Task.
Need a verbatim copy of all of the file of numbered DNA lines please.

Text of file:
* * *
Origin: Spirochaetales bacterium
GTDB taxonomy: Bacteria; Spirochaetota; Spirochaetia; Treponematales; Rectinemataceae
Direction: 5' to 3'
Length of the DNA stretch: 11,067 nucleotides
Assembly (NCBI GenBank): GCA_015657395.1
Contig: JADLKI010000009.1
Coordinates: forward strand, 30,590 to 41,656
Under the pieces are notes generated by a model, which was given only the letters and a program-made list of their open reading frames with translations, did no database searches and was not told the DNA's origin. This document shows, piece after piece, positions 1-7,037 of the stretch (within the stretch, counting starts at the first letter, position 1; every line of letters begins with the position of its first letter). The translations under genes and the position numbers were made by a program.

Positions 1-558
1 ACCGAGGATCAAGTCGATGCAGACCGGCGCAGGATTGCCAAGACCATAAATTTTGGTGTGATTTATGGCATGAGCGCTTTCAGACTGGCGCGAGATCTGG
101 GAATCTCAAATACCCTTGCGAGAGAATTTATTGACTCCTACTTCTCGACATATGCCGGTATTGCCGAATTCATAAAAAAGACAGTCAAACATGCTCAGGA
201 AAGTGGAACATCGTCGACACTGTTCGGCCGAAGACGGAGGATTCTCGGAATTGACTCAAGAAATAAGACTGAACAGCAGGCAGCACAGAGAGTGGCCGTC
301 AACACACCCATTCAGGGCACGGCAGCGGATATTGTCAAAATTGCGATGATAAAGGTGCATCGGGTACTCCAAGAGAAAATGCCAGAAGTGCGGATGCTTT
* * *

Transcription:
Origin: Spirochaetales bacterium
GTDB taxonomy: Bacteria; Spirochaetota; Spirochaetia; Treponematales; Rectinemataceae
Direction: 5' to 3'
Length of the DNA stretch: 11,067 nucleotides
Assembly (NCBI GenBank): GCA_015657395.1
Contig: JADLKI010000009.1
Coordinates: forward strand, 30,590 to 41,656
Under the pieces are notes generated by a model, which was given only the letters and a program-made list of their open reading frames with translations, did no database searches and was not told the DNA's origin. This document shows, piece after piece, positions 1-7,037 of the stretch (within the stretch, counting starts at the first letter, position 1; every line of letters begins with the position of its first letter). The translations under genes and the position numbers were made by a program.

Positions 1-558
1 ACCGAGGATCAAGTCGATGCAGACCGGCGCAGGATTGCCAAGACCATAAATTTTGGTGTGATTTATGGCATGAGCGCTTTCAGACTGGCGCGAGATCTGG
101 GAATCTCAAATACCCTTGCGAGAGAATTTATTGACTCCTACTTCTCGACATATGCCGGTATTGCCGAATTCATAAAAAAGACAGTCAAACATGCTCAGGA
201 AAGTGGAACATCGTCGACACTGTTCGGCCGAAGACGGAGGATTCTCGGAATTGACTCAAGAAATAAGACTGAACAGCAGGCAGCACAGAGAGTGGCCGTC
301 AACACACCCATTCAGGGCACGGCAGCGGATATTGTCAAAATTGCGATGATAAAGGTGCATCGGGTACTCCAAGAGAAAATGCCAGAAGTGCGGATGCTTT